Parallel to our protests in Bitburg, my friend and current colleague at the WJC, Menachem Rosensaft, organized a demonstration against Reagan and Kohl in Bergen-Belsen. One could, Menachem explained at the time, honor either the victims of Belsen or those of the Waffen-SS, but one could not do both at the same time. By visiting Bitburg, the chancellor and his American guest would have desecrated the memory of all those Nazi victims they had commemorated at the memorial.

This year's commemoration, by contrast, was free of such controversies and protests. In view of the dignified words spoken by German President Frank-Walter Steinmeier, the idea of a repetition of the events in Bitburg today seems infinitely remote. What's more, Steinmeier is no exception among German politicians. Apart from the right-wing AfD, it would probably not occur to any representative of German politics to risk an aberration like the one in 1986. This proves that our joint task involving commemoration and remembrance cannot be entirely in vain.

Menachem Rosensaft's visit to Bergen-Belsen also closed a third circle: his life is even more closely connected to this place than that of Isaac Herzog and his father, for Menachem is the son of two Shoah survivors. His father, Josef Rosensaft, was first imprisoned in Auschwitz and other concentration camps before finally ending up in Bergen-Belsen on one of the infamous death marches. His mother, Hadassah Bimko Rosensaft, also survived Auschwitz. Their son Menachem was born in Bergen-Belsen on May 1, 1948.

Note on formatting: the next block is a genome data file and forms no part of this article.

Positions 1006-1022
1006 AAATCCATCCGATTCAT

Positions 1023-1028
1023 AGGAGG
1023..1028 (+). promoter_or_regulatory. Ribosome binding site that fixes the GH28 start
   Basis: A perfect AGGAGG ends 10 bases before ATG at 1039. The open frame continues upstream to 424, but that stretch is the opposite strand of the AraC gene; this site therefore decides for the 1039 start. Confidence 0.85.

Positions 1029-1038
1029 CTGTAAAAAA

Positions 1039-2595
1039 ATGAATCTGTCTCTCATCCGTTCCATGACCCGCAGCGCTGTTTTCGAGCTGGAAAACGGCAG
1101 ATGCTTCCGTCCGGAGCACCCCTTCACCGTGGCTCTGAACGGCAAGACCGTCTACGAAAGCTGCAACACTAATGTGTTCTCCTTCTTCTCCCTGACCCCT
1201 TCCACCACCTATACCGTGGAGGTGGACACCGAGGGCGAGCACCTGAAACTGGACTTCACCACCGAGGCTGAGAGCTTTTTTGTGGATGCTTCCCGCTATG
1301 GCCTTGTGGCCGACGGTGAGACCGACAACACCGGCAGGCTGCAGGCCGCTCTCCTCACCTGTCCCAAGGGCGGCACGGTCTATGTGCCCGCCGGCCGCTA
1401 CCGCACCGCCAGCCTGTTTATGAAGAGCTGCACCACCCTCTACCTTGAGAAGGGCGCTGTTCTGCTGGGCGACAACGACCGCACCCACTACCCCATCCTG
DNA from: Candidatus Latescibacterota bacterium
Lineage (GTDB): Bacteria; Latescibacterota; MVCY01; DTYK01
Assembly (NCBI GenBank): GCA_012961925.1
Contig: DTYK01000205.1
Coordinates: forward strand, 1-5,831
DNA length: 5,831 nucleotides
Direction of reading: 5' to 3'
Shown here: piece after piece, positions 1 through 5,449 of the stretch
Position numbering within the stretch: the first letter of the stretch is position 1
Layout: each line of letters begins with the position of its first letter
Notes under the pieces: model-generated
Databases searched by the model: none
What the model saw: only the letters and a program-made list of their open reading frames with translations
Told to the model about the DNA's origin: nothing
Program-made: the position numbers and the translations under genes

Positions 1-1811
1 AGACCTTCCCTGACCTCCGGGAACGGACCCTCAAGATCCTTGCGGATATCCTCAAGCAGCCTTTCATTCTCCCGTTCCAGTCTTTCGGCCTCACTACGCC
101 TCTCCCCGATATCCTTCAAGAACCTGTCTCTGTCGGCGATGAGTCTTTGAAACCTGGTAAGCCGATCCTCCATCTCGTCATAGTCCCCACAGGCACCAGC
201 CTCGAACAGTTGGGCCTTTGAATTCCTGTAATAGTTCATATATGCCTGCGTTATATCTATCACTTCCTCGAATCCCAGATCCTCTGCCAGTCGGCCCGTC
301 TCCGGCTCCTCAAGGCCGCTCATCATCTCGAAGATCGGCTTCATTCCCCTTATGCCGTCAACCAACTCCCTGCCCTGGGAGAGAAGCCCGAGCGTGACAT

Bergen-Belsen served as a Displaced Persons Camp immediately after the end of the war, a fact that is still not widely known. Under the leadership of Menachem's father, it even developed into a nucleus for Jewish life in post-war Germany. There was a Jewish school, a rabbinate, a Yiddish-language newspaper, Zionist parties, cultural and sports facilities, and even a theater in the DP camp. In the very spot where the Nazis wanted to destroy everything Jewish, the diversity and resilience of Jewish culture was revealed only a few years later.

The camp was dissolved in 1950, but Josef Rosensaft's commitment to remembering the Shoah did not end there. He co-founded the World Federation of Bergen-Belsen Survivors as well as the Central Council of Jews in Germany, and he organized a memorial event with 200 survivors 25 years after the liberation. His son continued this commitment, playing a decisive role in the establishment of the memorial.

Today we are at a crossroads: only a few contemporary witnesses to National Socialism are still alive. Soon, young Germans and Israelis, as well as everyone else, will no longer have any eyewitnesses to talk to. Steinmeier and Herzog have made it clear that the obligation to remember does not end there.

Despite all the difficulties and setbacks, we can take positive stock of the remembrance work we have done so far. And I hope that in 20 to 30 years we will be able to say that this visit was a positive milestone and not the beginning of a backward movement.

Maram Stern is Executive Vice President of the World Jewish Congress (WJC). This piece was originally published in the German outlet in Juedische Allgemeine.